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Tough love. That's what Jones is all about.
What do we mean by that? Here's an example from one of M.C.'s memories about his father and him:
The first time [M.C.] had tried to swim the Ohio River, a year and a half ago, he almost drowned.
His father, finding him exhausted, vomiting on the river bank: "You think that river is some mud puddle you can wade right into without a thought?"
And then, his father beating him with his belt: "A boat wouldn't go into that water not knowing how the currents run. (Whack!) I'm not saying you can't swim it (Whack!), as good a swimmer as you are. (Whack!) But you have to study it, you have to practice. You have to know you're ready. (Whack-whack-whack!) I'll even give you a prize, anything that won't cost me to spend some money." (Wham!) (1.26-28)
See what we mean? Jones definitely believes in the adage "Save the rod, spoil the child." It's probably a good thing they're isolated in the Appalachians; otherwise, we're guessing Child Protective Services would be on him in a flash. The again, this book is set in the 1960s, so maybe not.
Jones's tough love becomes more like intolerant meanness when he encounters people outside his family. He can be subtle about it, like when he shows James Lewis that he's no longer welcome in the house:
Standing there, Jones forced the due to stand also. In the act of rising, he had dismissed James Lewis as clearly as if he had said, "Leave my house."
Incredulously, the Dude peered at Jones. Slowly it dawned on him that Jones meant for him to go. (6.125-126)
It's a silent—albeit super clear—message Jones sends that the Dude is no longer welcome. But Jones can also be outright vicious, like when he sees the Killburn men coming with their ice. Here's how he pays for the ice they sell him:
"Here!" Jones shouted. He swung open the door and tossed three quarters from the porch. They landed near Mr. Killburn. Killburn scooped them up. (10.108)
And here's how he treats M.C., who touches Mr. Killburn by accident:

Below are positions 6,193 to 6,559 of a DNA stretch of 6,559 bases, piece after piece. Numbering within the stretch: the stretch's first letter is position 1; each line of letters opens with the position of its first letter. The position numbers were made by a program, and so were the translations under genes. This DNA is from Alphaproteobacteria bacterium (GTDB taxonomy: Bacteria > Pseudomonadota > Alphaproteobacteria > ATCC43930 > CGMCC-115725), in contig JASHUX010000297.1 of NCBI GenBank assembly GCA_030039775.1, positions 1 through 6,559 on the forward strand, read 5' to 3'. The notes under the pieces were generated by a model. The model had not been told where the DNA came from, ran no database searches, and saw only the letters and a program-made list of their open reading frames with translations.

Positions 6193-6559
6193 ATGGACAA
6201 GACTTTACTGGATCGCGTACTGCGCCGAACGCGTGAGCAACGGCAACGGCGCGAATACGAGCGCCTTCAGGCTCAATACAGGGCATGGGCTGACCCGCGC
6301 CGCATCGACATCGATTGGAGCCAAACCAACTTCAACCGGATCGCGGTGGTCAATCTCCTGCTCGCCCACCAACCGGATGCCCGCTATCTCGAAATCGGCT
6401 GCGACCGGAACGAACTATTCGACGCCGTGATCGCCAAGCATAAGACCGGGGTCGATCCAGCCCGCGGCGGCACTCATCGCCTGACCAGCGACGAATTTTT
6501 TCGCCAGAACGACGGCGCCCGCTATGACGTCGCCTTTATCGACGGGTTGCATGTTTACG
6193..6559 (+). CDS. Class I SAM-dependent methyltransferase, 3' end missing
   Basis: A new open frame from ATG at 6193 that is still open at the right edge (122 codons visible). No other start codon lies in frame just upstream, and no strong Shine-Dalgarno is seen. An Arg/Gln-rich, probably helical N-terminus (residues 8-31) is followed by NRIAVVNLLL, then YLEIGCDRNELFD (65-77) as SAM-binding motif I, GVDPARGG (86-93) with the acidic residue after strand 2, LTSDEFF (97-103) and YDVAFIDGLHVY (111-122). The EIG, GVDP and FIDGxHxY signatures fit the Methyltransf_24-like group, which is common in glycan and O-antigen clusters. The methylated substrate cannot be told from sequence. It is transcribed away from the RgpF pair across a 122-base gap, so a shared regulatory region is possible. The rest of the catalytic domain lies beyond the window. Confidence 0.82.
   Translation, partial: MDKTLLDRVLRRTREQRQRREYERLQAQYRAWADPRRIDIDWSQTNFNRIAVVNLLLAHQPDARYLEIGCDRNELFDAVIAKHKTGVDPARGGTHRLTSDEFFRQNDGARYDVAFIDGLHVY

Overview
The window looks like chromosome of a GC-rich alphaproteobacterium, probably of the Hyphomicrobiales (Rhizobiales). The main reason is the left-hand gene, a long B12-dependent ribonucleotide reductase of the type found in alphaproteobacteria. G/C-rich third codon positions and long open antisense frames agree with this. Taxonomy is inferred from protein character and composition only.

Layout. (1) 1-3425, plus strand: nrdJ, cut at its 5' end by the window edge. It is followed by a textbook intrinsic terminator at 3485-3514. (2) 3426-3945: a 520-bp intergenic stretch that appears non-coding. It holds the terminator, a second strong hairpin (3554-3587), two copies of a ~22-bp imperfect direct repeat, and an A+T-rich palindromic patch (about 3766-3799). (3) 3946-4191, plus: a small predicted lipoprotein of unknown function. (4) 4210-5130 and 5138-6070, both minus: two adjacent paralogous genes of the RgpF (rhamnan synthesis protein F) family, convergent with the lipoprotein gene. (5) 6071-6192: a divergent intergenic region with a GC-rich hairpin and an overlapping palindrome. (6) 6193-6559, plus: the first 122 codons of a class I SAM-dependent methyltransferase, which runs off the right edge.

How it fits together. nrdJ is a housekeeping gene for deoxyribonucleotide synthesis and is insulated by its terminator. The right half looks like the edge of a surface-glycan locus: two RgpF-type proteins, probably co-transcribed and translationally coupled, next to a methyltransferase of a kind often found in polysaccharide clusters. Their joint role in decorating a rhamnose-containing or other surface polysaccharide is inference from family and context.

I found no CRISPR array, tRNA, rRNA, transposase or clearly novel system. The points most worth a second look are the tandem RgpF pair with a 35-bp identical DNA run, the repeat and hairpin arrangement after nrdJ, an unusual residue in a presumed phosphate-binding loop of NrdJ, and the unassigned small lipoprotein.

"Don't you go near my ice," Jones warned M.C. "Wash your hands, you let one of them touch you." (10.110)
Yep. He's a bigot, which his money-throwing, hand-washing ways make abundantly clear. Importantly, though, this creates a way for M.C. to differentiate himself from his father. In laying claim to his friendship with Ben, M.C. lays claim to his ability to build a life on the mountain that is better than the one his father has.
Just because Jones seems like a big, bad man doesn't mean he doesn't have a soft side though. In fact, he's like a completely different person with his wife Banina. He's sensitive and totally not forceful:
[Banina] was like nobody else because of Jones. She could start out in one direction, and Jones never would say it was the wrong way or that she couldn't go. He either followed her or he didn't. He would show he didn't approve by not following, but he never would stop her. (6.20)
For a guy who seems unable to contain his opinions about the Killburns, he does Banina steadfast gentleness. He even cooks for the family, and quite happily:
He strutted back and forth, pulling the meal together from different parts of the kitchen […]
Jones looked like he was enjoying himself, with his sleeves rolled high and his head cocked to one side. Suddenly he would pull himself up and look proudly at them while he skillet-fried diced potatoes and chopped onion in the lard. (10.1-5)
Hard not to hate a guy like that, right? It just goes to show that even supporting characters can be complex and deep in this book.